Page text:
Цитата про деньги и то, что за них не купишь
По наводке Олега Андреева читаю книгу Man, Economy and State экономиста Марри Ротбарда (Murray Rothbard). Эта книга объясняет все рациональные поступки людей (оказывается, экономика — как раз об этом наука). Не помню, когда последний раз читал настолько же интересую книгу. На каждой странице что-нибудь подчёркиваю себе. Может, когда-нибудь напишу о ней обстоятельнее.
Но пока просто любопытная мысль о том, что не купишь за деньги. Это идёт практически сразу после того, как в книге, наконец, вообще заходит речь о деньгах (курсив оригинала; многоточия — мои пропуски):
We have seen that, in the money economy, other things being equal, men will attempt to attain the highest possible money income: if they are investors, they will try to obtain the largest net return; if they sell their labor service, they will sell it for the largest return... Before we proceed to a deeper analysis of the money economy, it is important to examine the «other things being equal», or the ceteris paribus, qualification.
In chapter 1, we examined the truth that in every action, men try to obtain the greatest advantage, i.e., to attain the end located on the highest possible point on their value scale... This is a praxeological truth, a general law holding for all human action, with no qualification whatsoever. Now the establishment of indirect exchange, or a money economy, enables every person to obtain a vast number of consumers’ goods that he could not obtain, or could barely obtain, in isolation or by way of barter... To some people, many of the unexchangeable consumers’ goods are very precious and hold a high place on their value scale. To others, these goods mean little, as compared to those consumers’ goods that can be bought in exchange. The ranking on his value scale depends entirely on the voluntary choice of each individual. It is nonsense to place the blame on «money» for the tendencies of some people to value exchangeable goods highly as compared to some nonexchangeable goods. There is no force in the existence of the money economy that compels men to make such choices; money simply enables men to expand enormously their acquisition of exchangeable goods. But the existence of the market leaves it to each individual to decide how he will value money and the goods that money will buy, as against other goods that are unexchangeable.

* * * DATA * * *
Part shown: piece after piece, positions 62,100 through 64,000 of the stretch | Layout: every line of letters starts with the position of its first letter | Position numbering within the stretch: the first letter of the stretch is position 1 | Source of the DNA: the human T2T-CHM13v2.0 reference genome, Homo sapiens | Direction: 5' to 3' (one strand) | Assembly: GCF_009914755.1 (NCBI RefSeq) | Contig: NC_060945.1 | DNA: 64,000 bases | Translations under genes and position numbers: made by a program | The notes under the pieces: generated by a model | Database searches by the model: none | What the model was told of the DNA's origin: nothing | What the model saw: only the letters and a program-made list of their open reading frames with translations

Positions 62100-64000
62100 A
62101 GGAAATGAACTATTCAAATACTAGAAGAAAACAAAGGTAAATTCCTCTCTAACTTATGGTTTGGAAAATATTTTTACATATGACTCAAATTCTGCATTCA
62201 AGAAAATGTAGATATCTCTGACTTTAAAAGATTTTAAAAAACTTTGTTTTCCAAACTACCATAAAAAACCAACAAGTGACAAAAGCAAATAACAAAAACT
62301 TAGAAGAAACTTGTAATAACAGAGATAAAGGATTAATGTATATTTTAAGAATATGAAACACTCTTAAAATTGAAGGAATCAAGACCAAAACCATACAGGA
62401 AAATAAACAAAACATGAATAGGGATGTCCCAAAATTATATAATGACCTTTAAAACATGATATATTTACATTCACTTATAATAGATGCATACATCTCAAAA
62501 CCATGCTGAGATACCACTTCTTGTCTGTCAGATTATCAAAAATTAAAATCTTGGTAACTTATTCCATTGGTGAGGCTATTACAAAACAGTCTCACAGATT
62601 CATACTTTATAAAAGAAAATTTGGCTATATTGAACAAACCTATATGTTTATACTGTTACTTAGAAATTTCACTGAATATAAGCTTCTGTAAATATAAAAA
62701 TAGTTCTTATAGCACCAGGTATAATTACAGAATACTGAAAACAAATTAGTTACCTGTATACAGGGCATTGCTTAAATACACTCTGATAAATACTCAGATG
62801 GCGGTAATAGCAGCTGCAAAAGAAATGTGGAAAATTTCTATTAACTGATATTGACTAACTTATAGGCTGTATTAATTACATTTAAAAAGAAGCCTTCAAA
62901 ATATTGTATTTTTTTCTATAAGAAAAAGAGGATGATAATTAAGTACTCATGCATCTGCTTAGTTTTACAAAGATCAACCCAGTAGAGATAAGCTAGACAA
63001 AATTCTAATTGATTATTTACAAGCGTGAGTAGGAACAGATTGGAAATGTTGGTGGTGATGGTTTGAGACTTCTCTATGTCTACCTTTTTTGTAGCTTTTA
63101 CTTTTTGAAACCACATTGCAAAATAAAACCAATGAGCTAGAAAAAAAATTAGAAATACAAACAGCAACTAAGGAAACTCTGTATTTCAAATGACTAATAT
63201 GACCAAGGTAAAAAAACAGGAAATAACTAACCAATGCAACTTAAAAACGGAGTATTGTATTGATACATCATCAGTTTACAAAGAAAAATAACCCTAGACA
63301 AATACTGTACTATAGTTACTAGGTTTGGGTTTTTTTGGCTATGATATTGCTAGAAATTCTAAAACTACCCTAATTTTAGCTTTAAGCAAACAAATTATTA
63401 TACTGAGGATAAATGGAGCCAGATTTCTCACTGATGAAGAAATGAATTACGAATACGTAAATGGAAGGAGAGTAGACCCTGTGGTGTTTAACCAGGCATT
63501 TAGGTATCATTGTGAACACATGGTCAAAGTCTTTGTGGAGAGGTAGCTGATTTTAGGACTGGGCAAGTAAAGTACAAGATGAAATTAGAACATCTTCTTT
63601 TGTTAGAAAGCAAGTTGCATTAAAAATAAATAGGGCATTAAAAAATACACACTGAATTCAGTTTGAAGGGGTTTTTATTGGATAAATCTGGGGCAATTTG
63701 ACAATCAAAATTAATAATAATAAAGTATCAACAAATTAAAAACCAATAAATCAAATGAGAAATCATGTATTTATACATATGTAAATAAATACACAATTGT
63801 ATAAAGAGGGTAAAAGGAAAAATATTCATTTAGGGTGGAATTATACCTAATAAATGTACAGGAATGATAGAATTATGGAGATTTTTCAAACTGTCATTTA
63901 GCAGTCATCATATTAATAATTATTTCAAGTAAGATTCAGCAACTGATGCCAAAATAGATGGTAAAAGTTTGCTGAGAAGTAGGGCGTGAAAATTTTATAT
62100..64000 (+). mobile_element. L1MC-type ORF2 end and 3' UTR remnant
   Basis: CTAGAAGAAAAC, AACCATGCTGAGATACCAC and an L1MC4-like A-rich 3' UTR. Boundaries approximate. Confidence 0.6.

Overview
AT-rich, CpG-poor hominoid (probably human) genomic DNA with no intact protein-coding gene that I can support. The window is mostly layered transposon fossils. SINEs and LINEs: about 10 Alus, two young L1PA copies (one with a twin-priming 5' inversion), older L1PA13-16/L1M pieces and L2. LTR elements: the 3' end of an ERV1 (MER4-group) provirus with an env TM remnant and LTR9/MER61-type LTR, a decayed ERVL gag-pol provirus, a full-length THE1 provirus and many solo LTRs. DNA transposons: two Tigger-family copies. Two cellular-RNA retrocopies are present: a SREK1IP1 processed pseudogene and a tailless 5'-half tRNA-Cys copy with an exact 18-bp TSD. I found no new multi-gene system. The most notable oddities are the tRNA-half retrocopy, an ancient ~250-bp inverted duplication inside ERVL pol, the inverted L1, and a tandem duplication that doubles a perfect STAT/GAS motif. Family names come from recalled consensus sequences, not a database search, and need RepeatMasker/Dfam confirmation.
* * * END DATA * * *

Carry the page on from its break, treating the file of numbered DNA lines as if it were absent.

As a matter of fact, the existence of the money economy has the reverse effect. Since, as we know from the law of utility, the marginal utility of a unit of any good diminishes as its supply increases, and the establishment of money leads to an enormous increase in the supply of exchangeable goods, it is evident that this great supply enables men to enjoy unexchangeable goods to a far greater extent than would otherwise be the case. The very fact that exchangeable consumers’ goods are more abundant enables each individual to enjoy more of the nonexchangeable ones.
...Contrary, therefore, to the common accusation that the establishment of a money economy tends to lead men to slight the importance of nonexchangeable goods, the effect is precisely the reverse. A destitute person is far less likely to prefer the nonexchangeable to the exchangeable than one whose «standard of living» in terms of the latter is high.
По-моему это очень важная мысль, которая логически объясняет, почему капитализм приводит к куда более бескорыстному обществу, чем системы, говорящие о его зверином оскале.